About the Book…
Our first book of the 2011-2012 season was Racing in the Rain by Garth Stein. This is a young-adult companion book to the adult version, The Art of Racing in the Rain by the same author. Told from a dog’s point of view, it teaches us about following our instincts, taming the animal within us all, and trusting that the right thing will triumph if we work hard and stay committed. But when I asked the club what they learned from the book, they collectively felt that the it showed just how smart dogs really are – maybe the simplest ideas are the most universal?!?
What We Did…
I tapped into three websites for our activities:
- The Garth Stein website for discussion questions,
- The American Kennel Club Kids’ Corner for quizzes and crosswords, and
- The Enchanted Learning website for a dog-related craft.
Following the Racing in the Rain website suggestion, I served racetrack related snacks – popcorn and peanuts, chips, and pink lemonade (a healthier option than pop). We discussed the questions (racing-in-the-rain-discussion-questions) over snacks and shared our own best pet stories. Because the group was filled with grade 5 and 6 girls in the first few months of school, a lot of time was focused on “taming our inner zebra” and how we handle feeling scared, frustrated, and angry. Then we started on the fun stuff. They loved solving the word scramble (Safety Scramble) and crossword puzzles (Canine Crossword and Responsible Dog Ownership Crossword) printed from the American Kennel Club Kids Corner. Each member also designed her own dog park (a pdf no longer available on the AKC website). They came up with some very useful and fantastical ideas!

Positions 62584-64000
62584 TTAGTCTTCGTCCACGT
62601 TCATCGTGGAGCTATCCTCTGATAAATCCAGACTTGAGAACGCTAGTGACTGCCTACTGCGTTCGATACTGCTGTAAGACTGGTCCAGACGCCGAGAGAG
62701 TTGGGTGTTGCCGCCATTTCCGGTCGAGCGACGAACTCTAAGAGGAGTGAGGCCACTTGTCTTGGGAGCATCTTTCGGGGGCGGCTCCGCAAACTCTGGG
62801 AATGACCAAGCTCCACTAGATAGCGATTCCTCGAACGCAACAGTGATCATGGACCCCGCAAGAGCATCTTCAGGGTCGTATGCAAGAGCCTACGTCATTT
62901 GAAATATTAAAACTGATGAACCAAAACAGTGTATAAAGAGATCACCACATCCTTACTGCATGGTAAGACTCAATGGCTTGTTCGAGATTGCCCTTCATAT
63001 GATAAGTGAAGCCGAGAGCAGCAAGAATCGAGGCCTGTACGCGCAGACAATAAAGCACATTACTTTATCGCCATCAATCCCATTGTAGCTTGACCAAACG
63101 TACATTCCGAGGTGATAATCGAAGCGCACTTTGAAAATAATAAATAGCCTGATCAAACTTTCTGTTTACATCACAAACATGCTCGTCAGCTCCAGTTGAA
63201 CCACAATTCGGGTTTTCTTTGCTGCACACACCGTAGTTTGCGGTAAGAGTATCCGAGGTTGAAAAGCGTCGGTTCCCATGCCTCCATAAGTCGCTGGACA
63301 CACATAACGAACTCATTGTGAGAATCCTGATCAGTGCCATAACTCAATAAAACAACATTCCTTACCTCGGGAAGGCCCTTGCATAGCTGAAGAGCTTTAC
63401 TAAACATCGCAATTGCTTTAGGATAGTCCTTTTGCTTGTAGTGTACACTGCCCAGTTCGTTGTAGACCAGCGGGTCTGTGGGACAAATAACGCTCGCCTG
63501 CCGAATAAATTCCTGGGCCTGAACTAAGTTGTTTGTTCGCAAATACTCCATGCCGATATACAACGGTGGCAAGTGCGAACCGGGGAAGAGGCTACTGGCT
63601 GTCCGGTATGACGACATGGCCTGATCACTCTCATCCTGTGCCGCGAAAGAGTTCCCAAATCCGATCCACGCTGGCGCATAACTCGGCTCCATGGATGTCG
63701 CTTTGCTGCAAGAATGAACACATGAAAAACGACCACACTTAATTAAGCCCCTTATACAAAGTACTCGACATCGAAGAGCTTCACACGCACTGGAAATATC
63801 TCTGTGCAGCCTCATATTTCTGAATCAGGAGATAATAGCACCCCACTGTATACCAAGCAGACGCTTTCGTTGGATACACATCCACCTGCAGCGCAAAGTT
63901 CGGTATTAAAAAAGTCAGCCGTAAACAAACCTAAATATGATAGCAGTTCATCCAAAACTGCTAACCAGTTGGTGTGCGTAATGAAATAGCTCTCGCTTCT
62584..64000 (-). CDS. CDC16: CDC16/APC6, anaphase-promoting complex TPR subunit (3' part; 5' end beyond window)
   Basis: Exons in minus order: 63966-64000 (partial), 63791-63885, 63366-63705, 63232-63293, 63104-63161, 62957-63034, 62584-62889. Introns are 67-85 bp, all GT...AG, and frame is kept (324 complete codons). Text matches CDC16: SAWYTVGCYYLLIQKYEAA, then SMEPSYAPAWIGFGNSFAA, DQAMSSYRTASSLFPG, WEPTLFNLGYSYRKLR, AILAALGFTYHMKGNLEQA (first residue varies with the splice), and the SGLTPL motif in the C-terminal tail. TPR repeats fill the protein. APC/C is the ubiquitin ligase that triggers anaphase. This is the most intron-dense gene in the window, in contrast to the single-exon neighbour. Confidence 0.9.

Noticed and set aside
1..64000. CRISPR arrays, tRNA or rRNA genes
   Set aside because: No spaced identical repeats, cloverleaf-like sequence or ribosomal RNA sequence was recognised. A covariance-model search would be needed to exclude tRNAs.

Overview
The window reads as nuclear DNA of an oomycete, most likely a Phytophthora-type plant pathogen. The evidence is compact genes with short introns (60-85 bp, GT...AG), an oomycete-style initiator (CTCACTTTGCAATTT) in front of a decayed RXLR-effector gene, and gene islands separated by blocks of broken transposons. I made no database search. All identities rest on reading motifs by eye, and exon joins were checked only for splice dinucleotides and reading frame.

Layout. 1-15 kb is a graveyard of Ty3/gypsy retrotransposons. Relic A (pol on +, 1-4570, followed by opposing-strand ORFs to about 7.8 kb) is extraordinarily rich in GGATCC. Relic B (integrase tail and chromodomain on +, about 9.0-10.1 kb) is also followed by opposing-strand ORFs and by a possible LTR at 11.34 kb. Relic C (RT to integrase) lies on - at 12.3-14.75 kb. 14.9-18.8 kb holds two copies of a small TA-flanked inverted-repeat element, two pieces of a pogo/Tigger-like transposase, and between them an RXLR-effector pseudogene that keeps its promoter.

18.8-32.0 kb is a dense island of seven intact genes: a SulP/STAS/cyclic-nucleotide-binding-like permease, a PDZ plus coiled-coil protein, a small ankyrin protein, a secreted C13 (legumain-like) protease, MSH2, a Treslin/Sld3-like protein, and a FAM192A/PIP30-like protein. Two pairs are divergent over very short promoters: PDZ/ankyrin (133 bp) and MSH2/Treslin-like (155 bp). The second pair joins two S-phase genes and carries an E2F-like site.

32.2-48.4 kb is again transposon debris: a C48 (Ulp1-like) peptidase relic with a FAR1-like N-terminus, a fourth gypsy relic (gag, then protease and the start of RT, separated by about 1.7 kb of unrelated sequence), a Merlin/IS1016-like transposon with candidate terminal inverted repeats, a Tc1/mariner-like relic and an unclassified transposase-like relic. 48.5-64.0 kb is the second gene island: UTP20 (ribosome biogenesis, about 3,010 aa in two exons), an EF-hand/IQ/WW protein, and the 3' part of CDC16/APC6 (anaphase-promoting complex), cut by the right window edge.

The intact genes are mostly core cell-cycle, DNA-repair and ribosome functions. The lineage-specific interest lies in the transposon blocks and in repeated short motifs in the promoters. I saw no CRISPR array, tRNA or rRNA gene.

Our take away craft was a dog card made with construction paper (Racing in the Rain Dog Card Craft). The girls (and even some of their siblings that came later) had a blast taking a simple sheet of paper and folding it into a cute little doggie!
This book is a great option for a mother/daughter book club because of the two companion books. I have not read the adult version, but many of my friends read it for their book clubs and really enjoyed it. I understand that more volatile issues (such as the insinuation of sexual abuse) were removed from the young adult version. But the main themes of dealing with death, fighting for someone you love, using your fears to find your strength, and following your dreams are all still there. And who knows? Maybe you’ll end up adopting a smarter-than-average pooch in the process!